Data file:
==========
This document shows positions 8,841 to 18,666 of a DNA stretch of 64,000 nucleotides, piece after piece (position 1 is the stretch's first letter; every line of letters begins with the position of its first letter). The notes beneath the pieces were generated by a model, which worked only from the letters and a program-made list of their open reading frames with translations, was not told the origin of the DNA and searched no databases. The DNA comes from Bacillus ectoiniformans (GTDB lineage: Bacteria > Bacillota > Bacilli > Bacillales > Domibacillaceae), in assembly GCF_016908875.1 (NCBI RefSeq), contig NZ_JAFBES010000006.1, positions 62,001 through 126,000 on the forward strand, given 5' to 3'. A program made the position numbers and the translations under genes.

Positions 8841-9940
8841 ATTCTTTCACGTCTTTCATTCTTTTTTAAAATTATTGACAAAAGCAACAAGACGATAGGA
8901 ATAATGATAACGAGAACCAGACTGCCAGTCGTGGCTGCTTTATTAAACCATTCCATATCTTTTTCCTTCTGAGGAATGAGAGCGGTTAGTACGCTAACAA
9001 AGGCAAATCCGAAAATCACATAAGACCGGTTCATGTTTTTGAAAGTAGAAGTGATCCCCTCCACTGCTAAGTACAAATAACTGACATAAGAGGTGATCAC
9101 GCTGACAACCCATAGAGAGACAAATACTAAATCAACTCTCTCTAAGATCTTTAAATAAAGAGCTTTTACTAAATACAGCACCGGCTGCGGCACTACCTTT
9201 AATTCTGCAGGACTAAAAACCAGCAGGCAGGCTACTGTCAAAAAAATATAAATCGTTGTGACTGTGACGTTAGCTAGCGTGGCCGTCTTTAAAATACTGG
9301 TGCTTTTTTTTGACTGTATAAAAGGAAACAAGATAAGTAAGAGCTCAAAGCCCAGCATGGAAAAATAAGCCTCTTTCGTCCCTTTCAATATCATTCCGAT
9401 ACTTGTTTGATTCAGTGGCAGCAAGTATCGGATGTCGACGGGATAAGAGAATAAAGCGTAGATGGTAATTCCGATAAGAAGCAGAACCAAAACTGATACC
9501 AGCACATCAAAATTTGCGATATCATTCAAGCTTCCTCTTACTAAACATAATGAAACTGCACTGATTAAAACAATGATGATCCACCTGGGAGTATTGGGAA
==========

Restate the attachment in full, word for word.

This document shows positions 8,841 to 18,666 of a DNA stretch of 64,000 nucleotides, piece after piece (position 1 is the stretch's first letter; every line of letters begins with the position of its first letter). The notes beneath the pieces were generated by a model, which worked only from the letters and a program-made list of their open reading frames with translations, was not told the origin of the DNA and searched no databases. The DNA comes from Bacillus ectoiniformans (GTDB lineage: Bacteria > Bacillota > Bacilli > Bacillales > Domibacillaceae), in assembly GCF_016908875.1 (NCBI RefSeq), contig NZ_JAFBES010000006.1, positions 62,001 through 126,000 on the forward strand, given 5' to 3'. A program made the position numbers and the translations under genes.

Positions 8841-9940
8841 ATTCTTTCACGTCTTTCATTCTTTTTTAAAATTATTGACAAAAGCAACAAGACGATAGGA
8901 ATAATGATAACGAGAACCAGACTGCCAGTCGTGGCTGCTTTATTAAACCATTCCATATCTTTTTCCTTCTGAGGAATGAGAGCGGTTAGTACGCTAACAA
9001 AGGCAAATCCGAAAATCACATAAGACCGGTTCATGTTTTTGAAAGTAGAAGTGATCCCCTCCACTGCTAAGTACAAATAACTGACATAAGAGGTGATCAC
9101 GCTGACAACCCATAGAGAGACAAATACTAAATCAACTCTCTCTAAGATCTTTAAATAAAGAGCTTTTACTAAATACAGCACCGGCTGCGGCACTACCTTT
9201 AATTCTGCAGGACTAAAAACCAGCAGGCAGGCTACTGTCAAAAAAATATAAATCGTTGTGACTGTGACGTTAGCTAGCGTGGCCGTCTTTAAAATACTGG
9301 TGCTTTTTTTTGACTGTATAAAAGGAAACAAGATAAGTAAGAGCTCAAAGCCCAGCATGGAAAAATAAGCCTCTTTCGTCCCTTTCAATATCATTCCGAT
9401 ACTTGTTTGATTCAGTGGCAGCAAGTATCGGATGTCGACGGGATAAGAGAATAAAGCGTAGATGGTAATTCCGATAAGAAGCAGAACCAAAACTGATACC
9501 AGCACATCAAAATTTGCGATATCATTCAAGCTTCCTCTTACTAAACATAATGAAACTGCACTGATTAAAACAATGATGATCCACCTGGGAGTATTGGGAA